Autism is a developmental disorder — typically diagnosed around age 3 years — that affects brain function, specifically those areas that control social behaviors and communication skills. The National Institute of Child Health and Human Development uses the term autism spectrum disorders to refer to a group of disorders that include autistic disorder, Asperger’s syndrome, and pervasive developmental disorders not otherwise specified.
People with autism often lack some of the basic social and personal skills required for independent living. Children who present behaviors on the autism spectrum benefit from from Occupational Therapy in a variety of areas. These may include:
- Evaluation of a child to determine whether he has accomplished appropriate skills needed in such areas as grooming, play, and school skills.
- Interventions to help a child appropriately respond to information coming through the senses. Activities aimed at helping a child better manage his/her body are instrumental in building competence.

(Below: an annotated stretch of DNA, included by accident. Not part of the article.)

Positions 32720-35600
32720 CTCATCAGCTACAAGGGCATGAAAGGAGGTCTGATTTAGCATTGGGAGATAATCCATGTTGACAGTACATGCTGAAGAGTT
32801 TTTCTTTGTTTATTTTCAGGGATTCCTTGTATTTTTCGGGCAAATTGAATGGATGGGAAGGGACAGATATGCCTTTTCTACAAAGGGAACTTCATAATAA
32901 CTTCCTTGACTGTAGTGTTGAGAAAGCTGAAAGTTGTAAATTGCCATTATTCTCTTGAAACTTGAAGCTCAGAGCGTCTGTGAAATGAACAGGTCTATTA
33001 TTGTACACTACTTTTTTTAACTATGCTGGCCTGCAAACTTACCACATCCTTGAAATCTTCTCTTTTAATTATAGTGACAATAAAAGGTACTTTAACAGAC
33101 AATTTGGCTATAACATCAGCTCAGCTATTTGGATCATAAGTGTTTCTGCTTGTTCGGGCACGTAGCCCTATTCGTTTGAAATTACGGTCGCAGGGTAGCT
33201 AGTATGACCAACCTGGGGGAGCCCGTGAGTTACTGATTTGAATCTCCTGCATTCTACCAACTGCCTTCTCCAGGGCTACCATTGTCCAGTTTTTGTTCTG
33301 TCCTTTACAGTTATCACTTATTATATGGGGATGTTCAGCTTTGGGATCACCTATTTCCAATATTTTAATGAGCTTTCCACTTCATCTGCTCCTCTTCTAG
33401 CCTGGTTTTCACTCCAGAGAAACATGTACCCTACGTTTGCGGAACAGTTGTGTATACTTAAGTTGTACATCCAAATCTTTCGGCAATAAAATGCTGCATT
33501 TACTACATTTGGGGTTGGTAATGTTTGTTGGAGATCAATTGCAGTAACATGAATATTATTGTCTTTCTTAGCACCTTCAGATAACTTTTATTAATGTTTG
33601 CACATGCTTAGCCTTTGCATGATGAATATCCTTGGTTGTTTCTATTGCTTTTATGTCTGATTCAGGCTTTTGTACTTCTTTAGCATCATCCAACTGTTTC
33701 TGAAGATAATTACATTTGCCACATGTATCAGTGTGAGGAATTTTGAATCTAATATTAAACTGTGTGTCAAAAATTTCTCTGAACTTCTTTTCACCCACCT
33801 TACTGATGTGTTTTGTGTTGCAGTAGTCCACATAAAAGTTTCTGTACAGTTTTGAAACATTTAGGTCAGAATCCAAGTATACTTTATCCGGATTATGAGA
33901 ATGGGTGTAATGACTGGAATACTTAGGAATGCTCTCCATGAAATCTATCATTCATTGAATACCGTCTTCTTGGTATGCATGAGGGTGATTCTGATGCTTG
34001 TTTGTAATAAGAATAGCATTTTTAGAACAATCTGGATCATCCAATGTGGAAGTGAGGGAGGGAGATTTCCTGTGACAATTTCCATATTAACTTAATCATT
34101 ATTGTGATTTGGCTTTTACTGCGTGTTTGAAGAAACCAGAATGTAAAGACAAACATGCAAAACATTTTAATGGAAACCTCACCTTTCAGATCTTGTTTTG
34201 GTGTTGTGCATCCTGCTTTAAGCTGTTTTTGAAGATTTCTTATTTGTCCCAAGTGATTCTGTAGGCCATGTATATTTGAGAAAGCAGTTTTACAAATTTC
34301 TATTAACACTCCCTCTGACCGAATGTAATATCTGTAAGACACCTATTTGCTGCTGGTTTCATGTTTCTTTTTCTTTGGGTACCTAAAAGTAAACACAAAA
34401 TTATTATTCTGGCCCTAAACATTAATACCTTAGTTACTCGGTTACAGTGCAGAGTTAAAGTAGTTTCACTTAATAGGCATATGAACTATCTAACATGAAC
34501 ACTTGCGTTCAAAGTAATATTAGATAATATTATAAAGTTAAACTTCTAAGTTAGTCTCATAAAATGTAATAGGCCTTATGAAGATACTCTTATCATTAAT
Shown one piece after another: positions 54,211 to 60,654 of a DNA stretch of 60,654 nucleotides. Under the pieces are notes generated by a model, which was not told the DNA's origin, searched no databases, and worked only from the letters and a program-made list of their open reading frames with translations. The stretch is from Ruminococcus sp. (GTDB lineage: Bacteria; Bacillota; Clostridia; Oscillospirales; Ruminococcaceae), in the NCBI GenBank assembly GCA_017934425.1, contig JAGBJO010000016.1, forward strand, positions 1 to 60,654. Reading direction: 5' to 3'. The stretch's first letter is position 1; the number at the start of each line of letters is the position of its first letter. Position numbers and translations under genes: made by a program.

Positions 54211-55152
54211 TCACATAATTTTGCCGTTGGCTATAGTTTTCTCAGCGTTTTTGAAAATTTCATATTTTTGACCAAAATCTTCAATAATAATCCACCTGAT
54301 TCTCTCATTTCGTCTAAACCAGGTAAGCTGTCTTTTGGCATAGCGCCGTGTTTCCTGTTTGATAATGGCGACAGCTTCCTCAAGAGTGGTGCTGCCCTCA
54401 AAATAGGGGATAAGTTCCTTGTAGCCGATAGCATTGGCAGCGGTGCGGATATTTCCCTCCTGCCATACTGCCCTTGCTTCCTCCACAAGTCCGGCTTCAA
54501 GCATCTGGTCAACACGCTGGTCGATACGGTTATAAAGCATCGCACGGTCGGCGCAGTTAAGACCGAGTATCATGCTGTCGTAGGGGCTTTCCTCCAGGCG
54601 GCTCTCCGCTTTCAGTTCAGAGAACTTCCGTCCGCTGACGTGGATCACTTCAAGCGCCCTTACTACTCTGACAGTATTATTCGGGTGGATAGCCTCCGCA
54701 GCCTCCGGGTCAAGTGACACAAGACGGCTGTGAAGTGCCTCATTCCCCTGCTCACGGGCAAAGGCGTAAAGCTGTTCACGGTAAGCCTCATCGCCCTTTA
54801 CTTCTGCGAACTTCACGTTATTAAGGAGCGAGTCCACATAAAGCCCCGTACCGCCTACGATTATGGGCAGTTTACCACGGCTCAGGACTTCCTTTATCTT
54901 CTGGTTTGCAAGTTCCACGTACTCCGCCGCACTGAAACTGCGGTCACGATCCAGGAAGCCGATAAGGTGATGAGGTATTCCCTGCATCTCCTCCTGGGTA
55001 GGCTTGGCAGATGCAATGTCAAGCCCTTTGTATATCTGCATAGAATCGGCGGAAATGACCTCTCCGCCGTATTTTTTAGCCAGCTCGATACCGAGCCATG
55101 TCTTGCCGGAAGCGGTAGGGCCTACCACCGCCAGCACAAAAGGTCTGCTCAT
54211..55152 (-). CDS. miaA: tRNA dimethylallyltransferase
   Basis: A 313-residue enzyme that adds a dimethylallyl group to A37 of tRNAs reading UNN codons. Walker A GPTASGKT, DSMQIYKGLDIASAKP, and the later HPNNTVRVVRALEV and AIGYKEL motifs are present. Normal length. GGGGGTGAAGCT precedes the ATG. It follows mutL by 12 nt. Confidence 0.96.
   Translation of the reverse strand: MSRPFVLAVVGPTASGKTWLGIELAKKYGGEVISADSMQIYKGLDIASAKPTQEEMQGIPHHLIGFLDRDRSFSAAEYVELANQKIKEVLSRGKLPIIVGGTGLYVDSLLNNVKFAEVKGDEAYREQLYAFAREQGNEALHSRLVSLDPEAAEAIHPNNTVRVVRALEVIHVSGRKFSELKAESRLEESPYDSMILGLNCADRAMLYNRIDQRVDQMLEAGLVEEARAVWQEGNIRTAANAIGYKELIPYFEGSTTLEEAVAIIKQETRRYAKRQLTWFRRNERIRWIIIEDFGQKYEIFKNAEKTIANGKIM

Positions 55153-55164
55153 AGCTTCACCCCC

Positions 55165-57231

- Play activities that instruct as well as aid a child in interacting and communicating with others. A wealth of therapeutic techniques are available to an Occupational Therapist to engage and promote appropriate communication skills.
- Strategies to help the child transition from one setting to another, and even from one person to another. For a child on the autism spectrum, this involves functional techniques for managing transition from home to school, play, or other settings.
- Adaptive techniques to circumvent challenges, such as providing tactile activities to manage frustration, oral-motor activities to increase regulation, and/or deep pressure activities to promote calm.